1 author picked The Zealot and the Emancipator as one of their favorite books, and they share why you should read it.

What is this book about?

From the acclaimed historian and bestselling author: a page-turning account of the epic struggle over slavery as embodied by John Brown and Abraham Lincoln—two men moved to radically different acts to confront our nation’s gravest sin.

John Brown was a charismatic and deeply religious man who heard the God of the Old Testament speaking to him, telling him to destroy slavery by any means. When Congress opened Kansas territory to slavery in 1854, Brown raised a band of followers to wage war. His men tore pro-slavery settlers from their homes and hacked them to death with broadswords. Three years later,…


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By Gabrielle Robinson,

Book cover of Api's Berlin Diaries: My Quest to Understand My Grandfather's Nazi Past

Gabrielle Robinson Author Of Api's Berlin Diaries: My Quest to Understand My Grandfather's Nazi Past

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Why am I passionate about this?

Author Retired english professor

Gabrielle's 3 favorite reads in 2023

What is my book about?

Gabrielle found her grandfather’s diaries after her mother’s death, only to discover that he had been a Nazi. Born in Berlin in 1942, she and her mother fled the city in 1945, but Api, the one surviving male member of her family, stayed behind to work as a doctor in a city 90% destroyed.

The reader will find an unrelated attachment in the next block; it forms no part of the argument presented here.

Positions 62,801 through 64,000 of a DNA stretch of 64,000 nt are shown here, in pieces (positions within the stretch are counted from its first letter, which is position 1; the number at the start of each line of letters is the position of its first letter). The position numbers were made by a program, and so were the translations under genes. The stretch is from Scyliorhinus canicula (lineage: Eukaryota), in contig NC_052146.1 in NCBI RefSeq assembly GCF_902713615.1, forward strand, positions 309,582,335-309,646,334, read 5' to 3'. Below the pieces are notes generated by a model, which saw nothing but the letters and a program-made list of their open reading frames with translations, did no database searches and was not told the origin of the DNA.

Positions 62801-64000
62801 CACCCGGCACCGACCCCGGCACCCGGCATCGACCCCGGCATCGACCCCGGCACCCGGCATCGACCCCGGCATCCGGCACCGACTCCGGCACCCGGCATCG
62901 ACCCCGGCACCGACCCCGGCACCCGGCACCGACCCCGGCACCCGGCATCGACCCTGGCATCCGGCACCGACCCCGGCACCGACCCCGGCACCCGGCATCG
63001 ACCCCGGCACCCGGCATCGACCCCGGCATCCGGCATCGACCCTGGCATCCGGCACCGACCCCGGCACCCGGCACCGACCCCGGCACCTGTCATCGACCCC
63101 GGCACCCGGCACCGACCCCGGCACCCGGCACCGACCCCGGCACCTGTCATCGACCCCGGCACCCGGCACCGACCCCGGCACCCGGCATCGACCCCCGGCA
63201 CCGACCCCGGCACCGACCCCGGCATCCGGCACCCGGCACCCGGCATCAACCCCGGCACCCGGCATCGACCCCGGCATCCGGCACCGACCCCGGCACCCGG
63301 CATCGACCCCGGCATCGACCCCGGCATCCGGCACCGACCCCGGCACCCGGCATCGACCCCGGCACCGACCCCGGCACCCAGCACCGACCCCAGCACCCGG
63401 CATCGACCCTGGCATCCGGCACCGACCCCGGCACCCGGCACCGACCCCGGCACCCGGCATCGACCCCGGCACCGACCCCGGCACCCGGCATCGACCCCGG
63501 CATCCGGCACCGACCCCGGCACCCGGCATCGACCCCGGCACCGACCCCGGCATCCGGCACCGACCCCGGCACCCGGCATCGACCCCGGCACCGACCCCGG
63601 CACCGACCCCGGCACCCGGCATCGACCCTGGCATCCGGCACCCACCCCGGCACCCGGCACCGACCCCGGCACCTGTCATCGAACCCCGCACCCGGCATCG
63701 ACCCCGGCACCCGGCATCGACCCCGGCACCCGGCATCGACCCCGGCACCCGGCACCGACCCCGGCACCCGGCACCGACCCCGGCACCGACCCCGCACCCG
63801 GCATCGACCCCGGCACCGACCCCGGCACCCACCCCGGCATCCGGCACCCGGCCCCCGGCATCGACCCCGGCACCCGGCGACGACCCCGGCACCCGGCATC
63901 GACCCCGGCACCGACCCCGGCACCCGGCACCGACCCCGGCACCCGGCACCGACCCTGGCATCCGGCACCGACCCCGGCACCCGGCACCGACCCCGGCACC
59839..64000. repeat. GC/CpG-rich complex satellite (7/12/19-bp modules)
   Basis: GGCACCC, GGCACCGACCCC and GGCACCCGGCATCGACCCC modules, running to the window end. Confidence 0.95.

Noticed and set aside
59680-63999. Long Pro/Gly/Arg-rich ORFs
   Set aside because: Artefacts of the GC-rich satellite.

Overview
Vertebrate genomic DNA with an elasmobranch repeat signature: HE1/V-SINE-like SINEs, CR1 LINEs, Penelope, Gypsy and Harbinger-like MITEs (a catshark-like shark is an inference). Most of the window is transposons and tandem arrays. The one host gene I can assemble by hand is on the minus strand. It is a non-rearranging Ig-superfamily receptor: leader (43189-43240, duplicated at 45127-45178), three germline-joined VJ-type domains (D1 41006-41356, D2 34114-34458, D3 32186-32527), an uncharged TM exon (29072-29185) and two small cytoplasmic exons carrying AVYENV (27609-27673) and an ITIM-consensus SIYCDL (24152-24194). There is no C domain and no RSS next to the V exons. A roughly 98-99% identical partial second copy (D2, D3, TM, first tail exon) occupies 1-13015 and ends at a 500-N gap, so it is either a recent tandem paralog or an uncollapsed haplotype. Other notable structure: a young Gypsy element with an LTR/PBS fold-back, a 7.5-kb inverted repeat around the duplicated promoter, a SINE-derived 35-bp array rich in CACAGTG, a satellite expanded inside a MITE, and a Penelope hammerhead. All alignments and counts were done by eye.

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Api's Berlin Diaries: My Quest to Understand My Grandfather's Nazi Past

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What is this book about?

"This is not a book I will forget any time soon."
Story Circle Book Reviews

Moving and provocative, Api's Berlin Diaries offers a personal perspective on the fall of Berlin 1945 and the far-reaching aftershocks of the Third Reich.

After her mother's death, Robinson was thrilled to find her beloved grandfather's war diaries-only to discover that he had been a Nazi.

The award-winning memoir shows Api, a doctor in Berlin, desperately trying to help the wounded in cellars without water or light. He himself was reduced to anxiety and despair, the daily diary his main refuge. As Robinson retraces Api's…